Christopher H. Achen is the Roger Williams Straus Professor of Social Sciences, Professor of Politics at Princeton University. Achen’s research interest is political methodology, particularly in its application to empirical democratic theory, American politics, and international relations. He received his PhD from Yale University and has held professorships at University of California, Berkeley, University of Chicago, and University of Michigan. He is the author of two books, Interpreting and Using Regression and The Statistical Analysis of Quasi-Experiments; co-author of a third, Cross-Level Inference; and co-editor of a fourth book, The European Union Decides. His next book is entitled Voter Turnout in Multi-Level Systems. He was the first president of the Political Methodology Section of the American Political Science Association, and is a member of the American Academy of Arts and Sciences. He has received fellowships from the Center for Advanced Study in the Behavioral Sciences, the National Science Foundation, and Princeton’s Center for the Study of Democratic Politics. He received the first career achievement award from The Political Methodology Section of The American Political Science Association in 2007. He is also the recipient of an award from the University of Michigan for lifetime achievement in training graduate students.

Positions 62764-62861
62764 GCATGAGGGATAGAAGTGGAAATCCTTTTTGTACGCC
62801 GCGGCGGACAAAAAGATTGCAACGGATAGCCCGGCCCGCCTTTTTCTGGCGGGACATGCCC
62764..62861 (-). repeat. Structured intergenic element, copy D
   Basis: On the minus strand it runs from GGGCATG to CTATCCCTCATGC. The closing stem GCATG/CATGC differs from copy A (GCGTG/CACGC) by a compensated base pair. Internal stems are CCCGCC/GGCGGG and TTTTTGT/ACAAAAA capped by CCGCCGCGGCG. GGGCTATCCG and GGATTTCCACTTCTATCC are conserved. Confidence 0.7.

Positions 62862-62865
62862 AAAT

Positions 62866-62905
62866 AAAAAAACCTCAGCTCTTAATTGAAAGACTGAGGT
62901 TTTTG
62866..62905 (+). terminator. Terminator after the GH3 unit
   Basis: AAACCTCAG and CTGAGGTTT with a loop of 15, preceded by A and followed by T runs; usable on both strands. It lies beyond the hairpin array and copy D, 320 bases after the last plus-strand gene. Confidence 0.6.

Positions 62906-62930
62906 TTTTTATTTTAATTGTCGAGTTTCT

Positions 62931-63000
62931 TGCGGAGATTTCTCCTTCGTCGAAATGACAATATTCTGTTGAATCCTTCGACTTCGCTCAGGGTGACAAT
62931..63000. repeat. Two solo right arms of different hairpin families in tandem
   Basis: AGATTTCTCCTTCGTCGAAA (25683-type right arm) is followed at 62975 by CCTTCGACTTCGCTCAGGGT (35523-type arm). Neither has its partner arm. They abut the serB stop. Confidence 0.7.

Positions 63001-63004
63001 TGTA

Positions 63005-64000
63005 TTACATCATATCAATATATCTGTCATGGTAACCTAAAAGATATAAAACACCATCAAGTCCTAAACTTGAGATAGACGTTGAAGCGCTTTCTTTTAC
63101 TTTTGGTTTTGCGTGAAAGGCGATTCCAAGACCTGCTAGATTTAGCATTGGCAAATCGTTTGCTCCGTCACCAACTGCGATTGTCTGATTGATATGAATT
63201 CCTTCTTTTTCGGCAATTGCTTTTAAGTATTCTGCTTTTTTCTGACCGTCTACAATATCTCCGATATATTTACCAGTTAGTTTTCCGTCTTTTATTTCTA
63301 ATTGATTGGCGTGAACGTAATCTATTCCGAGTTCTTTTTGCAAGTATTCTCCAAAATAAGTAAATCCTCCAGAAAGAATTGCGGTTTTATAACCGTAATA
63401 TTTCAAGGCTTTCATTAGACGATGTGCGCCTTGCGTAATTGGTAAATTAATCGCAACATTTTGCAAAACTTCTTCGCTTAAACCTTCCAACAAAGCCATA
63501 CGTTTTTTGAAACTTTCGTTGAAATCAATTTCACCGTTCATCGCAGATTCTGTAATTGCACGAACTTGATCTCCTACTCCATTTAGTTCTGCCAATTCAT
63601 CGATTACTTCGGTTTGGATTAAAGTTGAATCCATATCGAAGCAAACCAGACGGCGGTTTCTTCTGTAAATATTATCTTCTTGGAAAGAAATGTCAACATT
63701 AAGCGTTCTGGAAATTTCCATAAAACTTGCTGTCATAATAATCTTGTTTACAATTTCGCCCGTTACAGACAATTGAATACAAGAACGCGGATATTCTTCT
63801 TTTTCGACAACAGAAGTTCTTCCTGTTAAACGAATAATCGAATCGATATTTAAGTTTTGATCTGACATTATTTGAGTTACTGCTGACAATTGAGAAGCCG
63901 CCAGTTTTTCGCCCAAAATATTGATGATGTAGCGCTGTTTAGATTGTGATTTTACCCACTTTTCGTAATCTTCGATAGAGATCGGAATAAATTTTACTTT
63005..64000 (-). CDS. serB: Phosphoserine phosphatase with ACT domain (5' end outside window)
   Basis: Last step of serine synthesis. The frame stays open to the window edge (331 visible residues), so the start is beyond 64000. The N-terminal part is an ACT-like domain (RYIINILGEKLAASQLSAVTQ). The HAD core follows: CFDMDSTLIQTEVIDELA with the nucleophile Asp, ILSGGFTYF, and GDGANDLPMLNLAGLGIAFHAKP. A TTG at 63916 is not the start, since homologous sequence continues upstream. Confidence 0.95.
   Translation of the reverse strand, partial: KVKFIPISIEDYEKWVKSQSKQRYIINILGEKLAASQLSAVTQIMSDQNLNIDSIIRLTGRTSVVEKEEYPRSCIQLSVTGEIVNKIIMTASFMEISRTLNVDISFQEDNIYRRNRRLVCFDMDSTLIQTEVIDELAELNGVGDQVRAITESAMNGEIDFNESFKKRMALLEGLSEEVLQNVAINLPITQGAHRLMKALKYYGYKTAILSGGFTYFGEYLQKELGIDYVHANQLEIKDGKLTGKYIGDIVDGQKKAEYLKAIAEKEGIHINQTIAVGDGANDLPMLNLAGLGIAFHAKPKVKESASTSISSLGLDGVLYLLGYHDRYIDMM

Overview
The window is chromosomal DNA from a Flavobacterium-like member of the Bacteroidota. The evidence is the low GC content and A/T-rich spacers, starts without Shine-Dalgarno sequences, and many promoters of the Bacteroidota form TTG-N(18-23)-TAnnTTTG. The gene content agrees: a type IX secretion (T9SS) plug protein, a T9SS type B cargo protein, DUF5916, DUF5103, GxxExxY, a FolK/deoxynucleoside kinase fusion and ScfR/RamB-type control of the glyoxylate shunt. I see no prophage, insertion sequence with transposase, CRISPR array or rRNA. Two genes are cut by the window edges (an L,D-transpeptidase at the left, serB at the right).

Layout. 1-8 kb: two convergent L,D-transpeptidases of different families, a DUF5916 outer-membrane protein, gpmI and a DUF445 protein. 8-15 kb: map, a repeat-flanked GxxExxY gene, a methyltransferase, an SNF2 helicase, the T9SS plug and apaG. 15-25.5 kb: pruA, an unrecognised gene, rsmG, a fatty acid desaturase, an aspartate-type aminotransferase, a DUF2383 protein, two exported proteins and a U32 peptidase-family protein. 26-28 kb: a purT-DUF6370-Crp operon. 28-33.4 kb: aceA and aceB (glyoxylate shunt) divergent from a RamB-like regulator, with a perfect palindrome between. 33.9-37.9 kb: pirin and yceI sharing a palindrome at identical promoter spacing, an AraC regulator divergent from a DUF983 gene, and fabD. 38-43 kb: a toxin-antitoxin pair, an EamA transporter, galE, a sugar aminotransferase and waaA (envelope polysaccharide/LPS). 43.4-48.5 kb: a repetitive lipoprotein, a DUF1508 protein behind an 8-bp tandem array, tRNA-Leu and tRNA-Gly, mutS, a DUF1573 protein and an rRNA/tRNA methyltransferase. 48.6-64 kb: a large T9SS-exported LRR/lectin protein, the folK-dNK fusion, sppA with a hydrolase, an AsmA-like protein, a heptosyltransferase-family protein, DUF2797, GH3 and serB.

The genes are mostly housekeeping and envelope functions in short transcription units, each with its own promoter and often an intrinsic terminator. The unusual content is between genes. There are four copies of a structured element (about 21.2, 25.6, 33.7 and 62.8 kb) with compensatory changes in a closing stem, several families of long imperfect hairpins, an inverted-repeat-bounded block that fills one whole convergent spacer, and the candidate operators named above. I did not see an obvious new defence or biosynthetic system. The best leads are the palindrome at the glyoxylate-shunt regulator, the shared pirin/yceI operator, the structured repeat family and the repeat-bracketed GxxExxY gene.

Christine L. Borgman is Professor and Presidential Chair in Information Studies at UCLA. Prof. Borgman is the author of more than 200 publications in information studies, computer science, and communication, including three soleauthored monographs. She is a Fellow of the American Association for the Advancement of Science and of the Association for Computing Machinery; a recipient of the Paul Evan Peters Award from the Coalition for Networked Information, Association for Research Libraries, and EDUCAUSE; the Research in Information Science Award from ASIST; and a Legacy Laureate of the University of Pittsburgh. She is a member of the Board of Directors of the Electronic Privacy Information Center, U.S. CoChair of the CODATAICSTI Task Group on Data Citation and Attribution, and previously served on the U.S. National Academies? Board on Research Data and Information and the U.S. National CODATA. Among the editorial boards on which she serves are the Journal of the Association for Information Science and Technology and PLOS One.